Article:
I'm having one of those days when there are so many ideas / thoughts / feels swirling around inside, and I struggle to make sense of it all. Not in a bad way, not at all -- this is good stuff, but I wonder sometimes whether there are really profound connections trying to be made in this mixture or if it's just a chaotic jumble that needs to be shoveled out to make room for good stuff. It's hard to tell.

So here are a few of the ingredients involved:

I went biking yesterday. First 20+ mile ride of the season, and it was fantastic. Beautiful ride combining roads and trails up to Sibley Park (a gem) and back through New London. I took pictures that in and of themselves add to the chaotic jumble / potential profundity. Approaching the park, I saw a doe and her twin yearling fawns cross the road in front of me. Rode through the woods on a park trail, pausing to glance at plaques that identified the differences between red oak and burr oak and lots of other flora. Got to the interpretive center and found all kinds of delightful stuff, most notably a clear and coherent timeline of glaciation through this part of the world and how it formed the landscape I live in. Here's the one picture I took inside the interpretive center:



I biked around for a while exploring the park, but there's a lot more to see there than I had time or stamina to enjoy. I'll be back. As I was leaving, I found another plaque that I'd been watching for, knowing there was some info at the park about this topic:


As I was headed back south and east toward home, near the same spot I'd see the doe and fawns on my way in, another deer was grazing along the road. I thought, how cool! I'll stop and take a picture because I don't know how close she'll let me get!


She actually let me get pretty close. This deer is obviously acclimated to living in a state park where people on bicycles are a normal part of life, even when they almost capsize while trying to juggle a phone and take a picture while pedaling past. She was completely unfazed.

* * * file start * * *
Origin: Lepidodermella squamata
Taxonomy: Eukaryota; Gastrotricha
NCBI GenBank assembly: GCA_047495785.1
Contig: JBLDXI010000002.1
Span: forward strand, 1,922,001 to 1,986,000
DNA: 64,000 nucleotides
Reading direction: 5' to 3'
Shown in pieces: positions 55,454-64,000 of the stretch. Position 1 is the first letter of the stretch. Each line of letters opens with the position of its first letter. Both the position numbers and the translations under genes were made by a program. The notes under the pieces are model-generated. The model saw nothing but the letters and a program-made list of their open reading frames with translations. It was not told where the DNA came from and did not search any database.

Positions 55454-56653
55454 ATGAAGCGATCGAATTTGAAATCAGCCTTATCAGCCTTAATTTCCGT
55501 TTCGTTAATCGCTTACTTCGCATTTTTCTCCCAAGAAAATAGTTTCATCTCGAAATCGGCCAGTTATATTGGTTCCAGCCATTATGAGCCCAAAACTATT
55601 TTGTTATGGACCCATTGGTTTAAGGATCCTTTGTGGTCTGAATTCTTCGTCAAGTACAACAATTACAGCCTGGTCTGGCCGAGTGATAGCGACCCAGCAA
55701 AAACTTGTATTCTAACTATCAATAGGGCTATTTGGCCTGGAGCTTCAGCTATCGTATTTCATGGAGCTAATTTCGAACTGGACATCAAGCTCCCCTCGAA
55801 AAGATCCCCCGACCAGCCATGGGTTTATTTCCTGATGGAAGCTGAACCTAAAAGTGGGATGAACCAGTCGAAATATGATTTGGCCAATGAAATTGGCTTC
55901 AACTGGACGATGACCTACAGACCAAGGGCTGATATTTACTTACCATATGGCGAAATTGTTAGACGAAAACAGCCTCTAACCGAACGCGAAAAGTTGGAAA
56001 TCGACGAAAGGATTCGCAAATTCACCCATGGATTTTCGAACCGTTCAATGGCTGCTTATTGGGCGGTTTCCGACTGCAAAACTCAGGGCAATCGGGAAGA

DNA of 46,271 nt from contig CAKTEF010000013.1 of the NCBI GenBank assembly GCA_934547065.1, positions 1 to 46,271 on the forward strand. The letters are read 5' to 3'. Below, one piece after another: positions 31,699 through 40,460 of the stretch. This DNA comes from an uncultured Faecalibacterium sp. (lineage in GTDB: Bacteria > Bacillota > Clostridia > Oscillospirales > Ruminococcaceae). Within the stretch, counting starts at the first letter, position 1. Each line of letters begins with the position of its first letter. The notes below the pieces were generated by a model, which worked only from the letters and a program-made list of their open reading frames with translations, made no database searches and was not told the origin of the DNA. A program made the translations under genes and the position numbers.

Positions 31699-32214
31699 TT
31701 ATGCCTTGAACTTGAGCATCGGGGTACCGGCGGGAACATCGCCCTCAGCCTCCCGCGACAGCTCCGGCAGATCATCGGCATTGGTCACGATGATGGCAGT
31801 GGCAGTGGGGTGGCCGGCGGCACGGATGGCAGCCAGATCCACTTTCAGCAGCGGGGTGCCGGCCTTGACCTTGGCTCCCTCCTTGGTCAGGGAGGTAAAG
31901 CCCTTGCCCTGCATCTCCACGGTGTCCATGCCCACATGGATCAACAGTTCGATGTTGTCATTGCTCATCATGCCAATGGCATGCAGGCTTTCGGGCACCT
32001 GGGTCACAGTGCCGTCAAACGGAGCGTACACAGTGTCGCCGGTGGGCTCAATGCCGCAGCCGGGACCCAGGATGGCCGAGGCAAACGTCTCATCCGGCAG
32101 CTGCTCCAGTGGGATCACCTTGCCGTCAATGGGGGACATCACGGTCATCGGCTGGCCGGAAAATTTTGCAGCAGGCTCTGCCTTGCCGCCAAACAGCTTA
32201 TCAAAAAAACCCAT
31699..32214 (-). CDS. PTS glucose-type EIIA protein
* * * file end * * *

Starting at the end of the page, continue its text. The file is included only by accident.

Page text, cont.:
So I shook my head about wild animals that aren't wild, and headed for home. Stopped to rescue a painted turtle crossing the paved road and got embroiled in a philosophical conversation with the turtle about why the swamp on the north side was better than the swamp on the south side, so much so that it was worth risking messy death under the wheels of a passing vehicle. He declined to explain, and I was so caught up in the conversation I completely forgot to take a picture of him. I left him on the north side of the road, facing downhill toward the water, hoping he'll have the good sense to keep going that direction rather than climbing back up on the pavement.

I turned eastward, wondering if I'm any smarter than that turtle. And a short way from the park, the deer, the turtle, the memory of oxcarts, just by way of contrast, people are building enormous houses and encouraging others to do the same:


I got home last night and sat for a while on the end of my dock, pondering the sunset and watching the minnows do their regular evening dance, jumping out of the water just at the edge of your eyesight, dancing on their tails for a fractional moment, falling back into the water and making tiny ripples in the lake. I wonder -- are they leaping out of fear? hunger? ecstasy? frustration? Related or unrelated, a half dozen bass cruised back and forth in the water like cool teenagers at the mall. A pair of great blue herons performed an acrobatic mid-course correction and swept down to take up station on the point at the north end of my bay. 

As I walked up from the dock, deer grazed in my front lawn. They were thoroughly offended by my intrusion and acted much more like wild deer, though they're still pretty acclimated to my presence. They didn't, after all, run off into the woods in a panic, but jogged off, then stood at a distance huffing and snorting and stamping, and when I went inside they quickly came back to resume their meal as the light faded and the stars came out. 

This morning as I stumbled around with my first cup of coffee in hand I glanced down in the meadow and saw -- for the first time since I moved here last August -- a skunk. I've caught a whiff of them a couple times (which I don't mind -- it reminds me of using skunk scent as a cover while deer hunting up at the farm where I grew up -- good memories of chill November mornings), but I haven't seen them. And this one was a looker. If there are skunk models, this one belongs on the red carpet in front of the paparazzi. Larger than most, with a beautiful plume of a tail held up like a banner, graceful black and white streaks trailing behind as she confidently worked her way across the grass and up into the woods.